COMPARATIVE STUDY
JOURNAL ARTICLE
RANDOMIZED CONTROLLED TRIAL

Warfarin and aspirin use in atrial fibrillation among practicing cardiologist (from the AFFECTS Registry)

Peter R Kowey, James A Reiffel, Robert Myerburg, Gerald V Naccarelli, Douglas L Packer, Craig M Pratt, Michael J Reiter, Albert L Waldo
American Journal of Cardiology 2010 April 15, 105 (8): 1130-4
20381665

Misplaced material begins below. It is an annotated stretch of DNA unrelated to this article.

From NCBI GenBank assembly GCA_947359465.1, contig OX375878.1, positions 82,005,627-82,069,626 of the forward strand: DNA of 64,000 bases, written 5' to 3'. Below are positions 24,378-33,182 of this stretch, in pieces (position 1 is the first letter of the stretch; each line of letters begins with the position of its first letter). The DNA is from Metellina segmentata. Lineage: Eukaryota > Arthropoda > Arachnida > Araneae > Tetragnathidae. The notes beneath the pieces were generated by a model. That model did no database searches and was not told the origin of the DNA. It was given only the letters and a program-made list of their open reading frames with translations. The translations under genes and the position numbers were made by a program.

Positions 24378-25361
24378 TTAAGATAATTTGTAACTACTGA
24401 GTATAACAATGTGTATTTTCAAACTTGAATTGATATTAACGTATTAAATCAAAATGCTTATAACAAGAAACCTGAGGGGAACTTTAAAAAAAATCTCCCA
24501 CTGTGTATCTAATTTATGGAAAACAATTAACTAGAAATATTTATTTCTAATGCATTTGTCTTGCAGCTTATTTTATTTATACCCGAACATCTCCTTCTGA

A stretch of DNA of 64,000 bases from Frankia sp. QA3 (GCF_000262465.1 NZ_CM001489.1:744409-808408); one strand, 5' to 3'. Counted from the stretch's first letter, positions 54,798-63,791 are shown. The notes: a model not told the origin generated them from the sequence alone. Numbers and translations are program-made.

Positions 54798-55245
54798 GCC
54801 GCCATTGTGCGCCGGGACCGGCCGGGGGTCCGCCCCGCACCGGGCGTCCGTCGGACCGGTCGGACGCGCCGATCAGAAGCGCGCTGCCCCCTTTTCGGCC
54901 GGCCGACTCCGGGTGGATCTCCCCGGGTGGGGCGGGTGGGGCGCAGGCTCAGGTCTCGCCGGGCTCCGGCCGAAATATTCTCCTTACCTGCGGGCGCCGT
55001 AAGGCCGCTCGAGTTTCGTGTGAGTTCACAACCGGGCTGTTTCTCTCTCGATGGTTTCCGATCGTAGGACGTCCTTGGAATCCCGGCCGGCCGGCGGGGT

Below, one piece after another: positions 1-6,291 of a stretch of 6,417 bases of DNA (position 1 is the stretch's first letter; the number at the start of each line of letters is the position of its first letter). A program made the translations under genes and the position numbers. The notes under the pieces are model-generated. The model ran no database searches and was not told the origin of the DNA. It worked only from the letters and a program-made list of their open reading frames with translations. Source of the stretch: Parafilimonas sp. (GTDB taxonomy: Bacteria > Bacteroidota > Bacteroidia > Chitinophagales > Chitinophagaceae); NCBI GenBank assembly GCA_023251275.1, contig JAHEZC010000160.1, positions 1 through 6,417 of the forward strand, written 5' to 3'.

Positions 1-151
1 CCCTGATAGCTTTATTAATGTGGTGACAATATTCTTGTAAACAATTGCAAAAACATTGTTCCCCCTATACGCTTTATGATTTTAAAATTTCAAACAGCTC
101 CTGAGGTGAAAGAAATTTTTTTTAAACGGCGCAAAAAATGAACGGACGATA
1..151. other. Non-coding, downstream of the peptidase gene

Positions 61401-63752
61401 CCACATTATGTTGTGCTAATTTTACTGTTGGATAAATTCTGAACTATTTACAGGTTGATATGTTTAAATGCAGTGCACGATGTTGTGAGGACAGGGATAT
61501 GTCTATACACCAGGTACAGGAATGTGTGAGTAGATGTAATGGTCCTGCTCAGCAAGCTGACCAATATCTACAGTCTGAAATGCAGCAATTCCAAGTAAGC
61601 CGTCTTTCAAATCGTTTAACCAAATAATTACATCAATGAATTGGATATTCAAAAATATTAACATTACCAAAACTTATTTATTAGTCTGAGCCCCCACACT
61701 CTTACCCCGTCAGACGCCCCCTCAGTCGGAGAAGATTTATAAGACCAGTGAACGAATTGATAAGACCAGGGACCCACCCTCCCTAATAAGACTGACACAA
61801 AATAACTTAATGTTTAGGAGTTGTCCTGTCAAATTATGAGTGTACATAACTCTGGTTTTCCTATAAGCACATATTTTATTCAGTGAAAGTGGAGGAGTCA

Among patients with atrial fibrillation (AF), the risk of thromboembolism is a significant concern. However, the reported use of warfarin among patients with AF at elevated risk of stroke remains low. In the present study, we have provided information on anticoagulation use reported during the recent Atrial Fibrillation: Focus on Effective Clinical Treatment Strategies (AFFECTS) Registry. Among patients identified by their physician at baseline to be at an increased risk of stroke, as determined from an assessment of the medical history, 74% received warfarin and 29% received aspirin. Post hoc analysis of warfarin use stratified by Congestive heart failure, Hypertension, Age, Diabetes, Stroke, (CHADS(2)) doubled score revealed that at the end of the study, warfarin use was 73% (155 of 213) and 66% (185 of 280) in the rate- and rhythm-control patients with a score of > or = 2, respectively, compared to 60% (183 of 306) and 49% (322 of 662) in the rate- and rhythm-control patients with a score of <2, respectively. The practicing cardiologists who participated in this registry initiated anticoagulation therapy in most of their patients with AF. However, warfarin use is not yet in line with the guidelines and evidence-based recommendations. Patients considered at no risk of stroke appear to have been overprescribed anticoagulant agents, and a considerable portion of high-risk patients did not receive warfarin. In conclusion, these results suggest that continued physician education of appropriate anticoagulation use in patients with AF is needed.

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